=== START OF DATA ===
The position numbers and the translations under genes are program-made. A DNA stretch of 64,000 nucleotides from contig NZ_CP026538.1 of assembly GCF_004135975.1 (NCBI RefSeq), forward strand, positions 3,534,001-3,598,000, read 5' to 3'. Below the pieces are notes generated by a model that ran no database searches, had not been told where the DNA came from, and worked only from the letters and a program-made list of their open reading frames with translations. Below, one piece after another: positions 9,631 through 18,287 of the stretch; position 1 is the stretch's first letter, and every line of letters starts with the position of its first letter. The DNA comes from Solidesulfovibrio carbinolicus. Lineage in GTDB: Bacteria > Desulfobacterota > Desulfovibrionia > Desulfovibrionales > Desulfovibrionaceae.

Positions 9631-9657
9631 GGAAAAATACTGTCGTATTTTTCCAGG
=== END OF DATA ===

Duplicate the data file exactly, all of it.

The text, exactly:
The position numbers and the translations under genes are program-made. A DNA stretch of 64,000 nucleotides from contig NZ_CP026538.1 of assembly GCF_004135975.1 (NCBI RefSeq), forward strand, positions 3,534,001-3,598,000, read 5' to 3'. Below the pieces are notes generated by a model that ran no database searches, had not been told where the DNA came from, and worked only from the letters and a program-made list of their open reading frames with translations. Below, one piece after another: positions 9,631 through 18,287 of the stretch; position 1 is the stretch's first letter, and every line of letters starts with the position of its first letter. The DNA comes from Solidesulfovibrio carbinolicus. Lineage in GTDB: Bacteria > Desulfobacterota > Desulfovibrionia > Desulfovibrionales > Desulfovibrionaceae.

Positions 9631-9657
9631 GGAAAAATACTGTCGTATTTTTCCAGG